April 9, 2015
On April 6th our office received a complaint from a political group alleging securities law violations by Ken Paxton. While we have received a referral letter from Travis County containing the same or similar allegations, we have not received a case from Travis County or any other agency, most notably the Texas State Securities Board (further discussed below). Our office took steps to have appropriate investigative agencies, including the Texas Rangers, follow-up on those allegations. To facilitate this process, we have today requested Travis County’s files for law enforcement.
The prosecutor’s duty is to seek justice, not convictions. In our office, we strive to treat people fairly regardless of their standing in society. For example, we do not take advantage of someone because he is poor. We do not give someone a break because she is rich, famous, important, or powerful. We likewise do not single out someone because of those things.
When we are asked to circumvent our normal processes, we do what we can to normalize the situation. For example, when people report crimes directly to our office, we refer them to the police or a specialized state agency so that the crimes are investigated by professionals whose job is investigating crimes.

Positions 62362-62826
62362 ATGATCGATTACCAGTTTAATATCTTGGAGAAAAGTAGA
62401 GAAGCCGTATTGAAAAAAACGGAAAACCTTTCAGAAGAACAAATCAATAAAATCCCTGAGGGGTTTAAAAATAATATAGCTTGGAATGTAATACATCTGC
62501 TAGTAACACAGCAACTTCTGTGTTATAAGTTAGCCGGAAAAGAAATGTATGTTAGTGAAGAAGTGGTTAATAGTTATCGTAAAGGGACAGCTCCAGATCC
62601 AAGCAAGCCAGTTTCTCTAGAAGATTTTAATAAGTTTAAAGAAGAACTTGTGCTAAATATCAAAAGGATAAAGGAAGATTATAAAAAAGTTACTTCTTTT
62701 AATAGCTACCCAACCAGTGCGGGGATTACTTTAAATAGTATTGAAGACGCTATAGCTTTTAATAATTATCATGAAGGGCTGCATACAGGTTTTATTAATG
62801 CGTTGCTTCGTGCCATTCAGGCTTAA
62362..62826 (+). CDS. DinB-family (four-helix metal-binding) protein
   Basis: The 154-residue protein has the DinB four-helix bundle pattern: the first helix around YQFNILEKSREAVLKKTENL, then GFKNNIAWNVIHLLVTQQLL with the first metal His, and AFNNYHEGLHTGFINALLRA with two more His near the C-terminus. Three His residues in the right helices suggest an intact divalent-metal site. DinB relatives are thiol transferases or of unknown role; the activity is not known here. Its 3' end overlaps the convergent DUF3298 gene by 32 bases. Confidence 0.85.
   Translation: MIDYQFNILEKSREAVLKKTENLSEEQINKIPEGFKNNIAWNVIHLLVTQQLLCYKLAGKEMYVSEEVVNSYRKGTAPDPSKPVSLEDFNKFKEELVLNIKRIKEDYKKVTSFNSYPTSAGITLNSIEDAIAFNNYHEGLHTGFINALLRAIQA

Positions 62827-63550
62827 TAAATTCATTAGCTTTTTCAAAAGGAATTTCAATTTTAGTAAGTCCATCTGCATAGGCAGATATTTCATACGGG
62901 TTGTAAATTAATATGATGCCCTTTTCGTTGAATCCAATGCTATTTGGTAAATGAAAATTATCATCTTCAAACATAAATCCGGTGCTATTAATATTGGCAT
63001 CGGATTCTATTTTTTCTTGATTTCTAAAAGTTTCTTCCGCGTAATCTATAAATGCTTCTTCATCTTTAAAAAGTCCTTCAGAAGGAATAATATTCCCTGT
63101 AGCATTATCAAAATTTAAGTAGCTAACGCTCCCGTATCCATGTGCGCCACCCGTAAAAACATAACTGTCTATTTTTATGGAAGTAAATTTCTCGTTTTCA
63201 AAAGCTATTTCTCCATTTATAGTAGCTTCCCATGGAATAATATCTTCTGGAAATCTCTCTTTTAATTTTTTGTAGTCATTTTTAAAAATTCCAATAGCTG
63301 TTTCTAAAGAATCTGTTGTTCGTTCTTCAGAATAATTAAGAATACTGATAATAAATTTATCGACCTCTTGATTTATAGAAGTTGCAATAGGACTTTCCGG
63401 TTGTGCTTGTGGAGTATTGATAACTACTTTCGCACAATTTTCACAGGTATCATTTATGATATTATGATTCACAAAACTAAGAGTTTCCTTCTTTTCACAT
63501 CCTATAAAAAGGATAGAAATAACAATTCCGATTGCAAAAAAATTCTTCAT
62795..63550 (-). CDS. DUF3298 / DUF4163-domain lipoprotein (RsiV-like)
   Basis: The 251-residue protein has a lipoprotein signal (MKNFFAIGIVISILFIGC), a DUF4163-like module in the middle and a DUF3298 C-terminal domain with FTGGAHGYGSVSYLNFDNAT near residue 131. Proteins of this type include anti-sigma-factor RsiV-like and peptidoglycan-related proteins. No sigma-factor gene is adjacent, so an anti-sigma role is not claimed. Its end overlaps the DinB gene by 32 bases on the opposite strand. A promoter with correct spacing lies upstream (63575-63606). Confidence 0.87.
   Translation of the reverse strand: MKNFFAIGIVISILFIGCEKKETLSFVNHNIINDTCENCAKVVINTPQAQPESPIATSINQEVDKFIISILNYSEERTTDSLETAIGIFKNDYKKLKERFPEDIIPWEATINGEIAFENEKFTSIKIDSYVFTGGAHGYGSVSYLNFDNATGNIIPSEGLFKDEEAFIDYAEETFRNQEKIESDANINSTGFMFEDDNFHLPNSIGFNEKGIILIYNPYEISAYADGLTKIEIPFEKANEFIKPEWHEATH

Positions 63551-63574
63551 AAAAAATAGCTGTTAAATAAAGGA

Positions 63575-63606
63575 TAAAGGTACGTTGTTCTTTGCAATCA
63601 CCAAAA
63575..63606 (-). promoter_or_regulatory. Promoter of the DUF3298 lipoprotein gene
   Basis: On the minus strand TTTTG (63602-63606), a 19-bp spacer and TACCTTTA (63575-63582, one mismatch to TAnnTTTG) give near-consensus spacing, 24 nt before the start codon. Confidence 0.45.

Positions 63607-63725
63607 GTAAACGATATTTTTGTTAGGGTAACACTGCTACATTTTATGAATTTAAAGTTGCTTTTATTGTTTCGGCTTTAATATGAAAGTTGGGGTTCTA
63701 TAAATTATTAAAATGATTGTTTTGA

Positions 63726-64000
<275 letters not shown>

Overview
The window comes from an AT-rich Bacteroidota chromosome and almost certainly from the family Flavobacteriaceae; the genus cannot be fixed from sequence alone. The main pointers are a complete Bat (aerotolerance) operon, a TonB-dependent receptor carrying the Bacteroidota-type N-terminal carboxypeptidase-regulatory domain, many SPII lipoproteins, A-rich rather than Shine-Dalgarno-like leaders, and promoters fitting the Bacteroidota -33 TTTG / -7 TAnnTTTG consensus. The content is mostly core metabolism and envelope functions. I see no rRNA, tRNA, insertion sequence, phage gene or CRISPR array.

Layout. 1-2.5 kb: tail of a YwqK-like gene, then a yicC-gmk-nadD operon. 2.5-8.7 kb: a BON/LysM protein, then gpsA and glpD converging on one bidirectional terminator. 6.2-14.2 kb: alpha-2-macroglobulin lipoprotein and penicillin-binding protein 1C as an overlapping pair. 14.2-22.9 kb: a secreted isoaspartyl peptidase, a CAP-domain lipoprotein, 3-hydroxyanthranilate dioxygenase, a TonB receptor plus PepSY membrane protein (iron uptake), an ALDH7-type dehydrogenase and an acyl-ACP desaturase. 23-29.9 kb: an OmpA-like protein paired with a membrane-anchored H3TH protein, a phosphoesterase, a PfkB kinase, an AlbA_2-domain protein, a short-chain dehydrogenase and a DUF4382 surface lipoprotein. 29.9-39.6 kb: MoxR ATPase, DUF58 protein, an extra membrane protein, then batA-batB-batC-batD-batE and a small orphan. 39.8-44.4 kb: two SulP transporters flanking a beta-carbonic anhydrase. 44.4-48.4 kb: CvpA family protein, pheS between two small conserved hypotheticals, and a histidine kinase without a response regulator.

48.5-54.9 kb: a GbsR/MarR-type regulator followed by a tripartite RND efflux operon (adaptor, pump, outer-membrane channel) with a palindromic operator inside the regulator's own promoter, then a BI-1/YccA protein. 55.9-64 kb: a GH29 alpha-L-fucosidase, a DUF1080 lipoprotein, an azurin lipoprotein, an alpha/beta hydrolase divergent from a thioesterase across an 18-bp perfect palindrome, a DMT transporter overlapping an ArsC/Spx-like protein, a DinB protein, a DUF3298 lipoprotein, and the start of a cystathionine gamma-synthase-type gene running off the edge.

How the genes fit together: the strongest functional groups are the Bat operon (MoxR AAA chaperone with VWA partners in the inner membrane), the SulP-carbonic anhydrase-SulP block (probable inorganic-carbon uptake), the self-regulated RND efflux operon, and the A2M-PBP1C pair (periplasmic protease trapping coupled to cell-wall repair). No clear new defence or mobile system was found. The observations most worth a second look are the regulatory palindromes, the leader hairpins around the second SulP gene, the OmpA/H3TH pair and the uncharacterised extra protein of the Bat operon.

This way, the law enforcement agency vets the case. They take sworn statements of people with first-hand knowledge. They interview witnesses, and gather evidence, and follow up on leads. And once they finish investigating, they decide either to swear out a probable cause affidavit or simply refer the case, along with the sworn statements, tangible evidence, and a written police report to our office. This is what we call a “case.”
In Texas, our legislature created a specialized agency to police our securities laws – The Texas State Securities Board (SSB). Its stated mission is “to protect Texas investors.” Per its website, for “reporting securities violations, the SSB receives complaints, conducts investigations, and enforces both administrative and criminal penalties.” The Texas Securities Act mandates that the Securities Commissioner “shall at once lay before the District or County Attorney of the proper county any evidence which shall come to his knowledge of criminality under this Act.”
“The purpose of an SSB investigation is to determine whether violations of the Texas Securities Act or Board rules have occurred. If so, we may take any of the following enforcement actions: administrative action, such as . . . an administrative fine; . . . or referral to the appropriate authorities for criminal prosecution.” Indeed, the SSB regularly refers securities cases (often involving people getting swindled out of their life savings or getting tricked into Ponzi schemes) to our office. The SSB prosecutors do an outstanding job in these prosecutions. The SSB has made no referral regarding Ken Paxton.